A good solution will provide a rule set for management of e-mail records. It might be just age or size that gives you a decision criteria on which to archive, but to/from, subject, attachment type, specific word content may lead you to delete the record pre-archive.
Automation, in this case, should stand for the ability to create a process for analysing e-mail by your criteria, and, upon obtaining a match, to take the action you require. That action might be ‘delete’, ‘copy’, ‘archive’, or even ‘pass to another application for further analysis’. Once you have proven your automated test meets all your criteria, it can be set to run hourly, daily, weekly or at whatever time suits to administer the process required by your organisation. This automation can apply to all or selected users to meet your management requirements.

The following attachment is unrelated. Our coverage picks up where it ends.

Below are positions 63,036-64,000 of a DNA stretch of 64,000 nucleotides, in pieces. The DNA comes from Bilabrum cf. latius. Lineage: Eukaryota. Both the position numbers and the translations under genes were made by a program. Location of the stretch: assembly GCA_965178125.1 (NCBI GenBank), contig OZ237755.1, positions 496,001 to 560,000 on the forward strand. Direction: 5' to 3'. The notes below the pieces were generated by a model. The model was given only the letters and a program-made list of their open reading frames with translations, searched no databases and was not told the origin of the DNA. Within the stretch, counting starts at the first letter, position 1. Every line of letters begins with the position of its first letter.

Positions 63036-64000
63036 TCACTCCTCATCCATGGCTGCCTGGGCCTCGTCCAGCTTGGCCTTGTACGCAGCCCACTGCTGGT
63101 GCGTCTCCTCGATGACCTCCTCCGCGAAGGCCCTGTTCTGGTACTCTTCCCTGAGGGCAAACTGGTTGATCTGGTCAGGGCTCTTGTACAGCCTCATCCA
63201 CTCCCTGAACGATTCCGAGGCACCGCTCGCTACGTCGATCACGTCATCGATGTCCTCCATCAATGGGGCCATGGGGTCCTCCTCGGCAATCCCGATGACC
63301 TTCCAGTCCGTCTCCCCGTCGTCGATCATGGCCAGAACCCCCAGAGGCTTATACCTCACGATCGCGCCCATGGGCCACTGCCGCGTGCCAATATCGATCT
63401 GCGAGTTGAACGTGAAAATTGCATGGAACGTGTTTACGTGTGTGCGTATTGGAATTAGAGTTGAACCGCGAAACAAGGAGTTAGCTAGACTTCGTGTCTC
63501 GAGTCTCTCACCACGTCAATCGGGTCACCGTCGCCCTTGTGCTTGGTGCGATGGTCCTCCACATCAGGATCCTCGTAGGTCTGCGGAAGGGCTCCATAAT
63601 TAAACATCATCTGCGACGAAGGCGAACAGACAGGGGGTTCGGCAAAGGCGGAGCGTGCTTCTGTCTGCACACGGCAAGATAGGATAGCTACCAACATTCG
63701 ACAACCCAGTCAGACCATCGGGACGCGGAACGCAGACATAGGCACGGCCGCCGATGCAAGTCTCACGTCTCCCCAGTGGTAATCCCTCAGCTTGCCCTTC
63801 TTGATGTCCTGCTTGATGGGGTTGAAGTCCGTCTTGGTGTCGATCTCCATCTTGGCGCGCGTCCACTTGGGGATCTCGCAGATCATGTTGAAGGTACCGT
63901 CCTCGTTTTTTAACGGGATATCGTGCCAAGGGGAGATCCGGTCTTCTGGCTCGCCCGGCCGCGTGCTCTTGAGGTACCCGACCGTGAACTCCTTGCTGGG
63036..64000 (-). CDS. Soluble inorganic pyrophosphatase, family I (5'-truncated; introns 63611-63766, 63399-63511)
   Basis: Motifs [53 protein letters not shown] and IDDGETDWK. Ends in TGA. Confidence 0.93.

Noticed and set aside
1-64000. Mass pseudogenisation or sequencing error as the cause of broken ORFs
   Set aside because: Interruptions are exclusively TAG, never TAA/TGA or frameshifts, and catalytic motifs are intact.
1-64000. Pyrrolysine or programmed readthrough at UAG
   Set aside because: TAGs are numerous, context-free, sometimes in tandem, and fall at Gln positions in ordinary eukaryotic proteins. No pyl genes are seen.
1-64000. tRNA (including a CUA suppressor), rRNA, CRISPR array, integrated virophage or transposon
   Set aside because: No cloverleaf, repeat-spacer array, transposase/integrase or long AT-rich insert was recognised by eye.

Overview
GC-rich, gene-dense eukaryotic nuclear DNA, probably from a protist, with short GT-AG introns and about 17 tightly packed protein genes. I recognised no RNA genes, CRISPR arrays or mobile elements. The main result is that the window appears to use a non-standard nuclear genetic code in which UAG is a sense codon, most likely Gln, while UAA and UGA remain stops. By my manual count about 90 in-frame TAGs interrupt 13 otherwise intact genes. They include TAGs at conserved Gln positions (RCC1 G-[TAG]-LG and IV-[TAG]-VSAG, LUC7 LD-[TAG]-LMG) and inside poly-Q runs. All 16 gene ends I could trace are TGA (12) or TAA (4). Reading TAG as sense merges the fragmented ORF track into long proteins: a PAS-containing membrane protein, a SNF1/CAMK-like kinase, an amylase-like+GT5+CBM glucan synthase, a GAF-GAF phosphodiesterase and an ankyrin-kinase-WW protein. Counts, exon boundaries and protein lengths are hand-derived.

Providing IT administrators with the ability to flag all MP3 files in messages and moving them out of the system automatically or notifying individual users with items suspected of falling outside of HR guidelines will help run your e-mail system more smoothly. So long as you conform to your legal counsel’s interpretation of regulations, then you can opt to remove this e-mail and ensure that no trace of them exists, including references to them in an index, offering another reduction in storage demand.
Test the implementation of the records management system and once proven your company should have a successful proof-of-concept that decreases operating costs by reducing the time and resources needed to manage and retrieve information. You should also be able to measure success by setting (and achieving!) its return-on-investment objectives and prove the business case for the records management implementation.